Think of agreement not in terms of every believer thinking the same way on all issues but in terms of orchestral music. Imagine the picture of an orchestra with me now. We have violins, bassoons, woodwinds, cellos. There's a grand piano. Maybe two. All of these very different musical instruments in an orchestra are under the guidance of the one conductor. Each musician may have his or her own opinion and preference as to which piece of music ought to be played and how it ought to be played. That's difference. But each musician is committed to follow the lead of the conductor and allow that conductor to coordinate it all to achieve one goal—awesome sound! That's agreement. Each musician is responsible to the conductor, not to the other musicians. Their experience of agreement comes about not because they all think alike—oh, heavens no—but because they are all respectful of their differences and are trusting the conductor to utilize their differences in a way that produces harmony.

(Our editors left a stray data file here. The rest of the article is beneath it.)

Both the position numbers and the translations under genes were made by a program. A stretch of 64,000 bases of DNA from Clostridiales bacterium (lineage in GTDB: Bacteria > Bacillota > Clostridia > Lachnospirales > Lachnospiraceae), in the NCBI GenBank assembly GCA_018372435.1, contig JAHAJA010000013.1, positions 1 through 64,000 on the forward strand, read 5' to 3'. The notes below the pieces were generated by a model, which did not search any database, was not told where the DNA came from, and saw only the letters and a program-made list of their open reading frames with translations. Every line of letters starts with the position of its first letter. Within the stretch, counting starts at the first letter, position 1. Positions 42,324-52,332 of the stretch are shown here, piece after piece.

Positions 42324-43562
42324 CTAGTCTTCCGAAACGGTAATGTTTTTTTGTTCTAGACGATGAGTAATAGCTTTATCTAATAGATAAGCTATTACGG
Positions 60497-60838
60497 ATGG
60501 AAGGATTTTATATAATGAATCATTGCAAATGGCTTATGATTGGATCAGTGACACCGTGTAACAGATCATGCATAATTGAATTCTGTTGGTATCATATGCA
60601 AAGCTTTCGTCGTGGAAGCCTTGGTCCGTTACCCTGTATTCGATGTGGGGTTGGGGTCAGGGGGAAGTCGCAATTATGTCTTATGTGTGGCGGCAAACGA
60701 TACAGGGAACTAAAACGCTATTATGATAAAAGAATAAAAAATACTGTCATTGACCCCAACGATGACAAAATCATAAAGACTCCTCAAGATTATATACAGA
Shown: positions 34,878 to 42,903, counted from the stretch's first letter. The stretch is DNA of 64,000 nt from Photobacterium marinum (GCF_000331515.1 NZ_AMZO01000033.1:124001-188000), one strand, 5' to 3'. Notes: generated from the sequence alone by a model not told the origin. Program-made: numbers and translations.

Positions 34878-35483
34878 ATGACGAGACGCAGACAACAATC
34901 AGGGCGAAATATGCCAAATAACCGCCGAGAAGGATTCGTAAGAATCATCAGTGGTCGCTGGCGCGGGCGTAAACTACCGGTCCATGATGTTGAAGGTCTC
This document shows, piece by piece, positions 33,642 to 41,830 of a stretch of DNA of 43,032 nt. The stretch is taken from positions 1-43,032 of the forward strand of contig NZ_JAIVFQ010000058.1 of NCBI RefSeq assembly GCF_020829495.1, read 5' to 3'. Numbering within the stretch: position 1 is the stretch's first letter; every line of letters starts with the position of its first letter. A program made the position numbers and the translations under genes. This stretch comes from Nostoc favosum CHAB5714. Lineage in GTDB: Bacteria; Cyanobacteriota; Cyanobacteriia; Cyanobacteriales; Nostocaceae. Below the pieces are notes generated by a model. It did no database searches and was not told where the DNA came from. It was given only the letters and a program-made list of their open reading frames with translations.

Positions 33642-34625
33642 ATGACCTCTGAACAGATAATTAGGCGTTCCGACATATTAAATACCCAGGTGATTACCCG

You know who are conductor is. And our conductor sometimes lifts your part in the church out far and above anyone else. You may hold the melody of the piece for a long while, and that melody does need to be heard or we do have a mess. But you're not always the star. In fact, there are time, just like an instrument, when you're not even heard. There are rests in music. There are long places in the music when this is your job—to listen to someone else play.
font-family:"Times New Roman",serif'>This is what orchestra members have: the belief in the musical ability of everyone else on the stage. This is what Congregationalism runs on: the belief that God speaks through everyone, and everyone here—the fantastic and the fallible, the mighty and the messed up—and we are all a mix of the four groups I just described—are valued.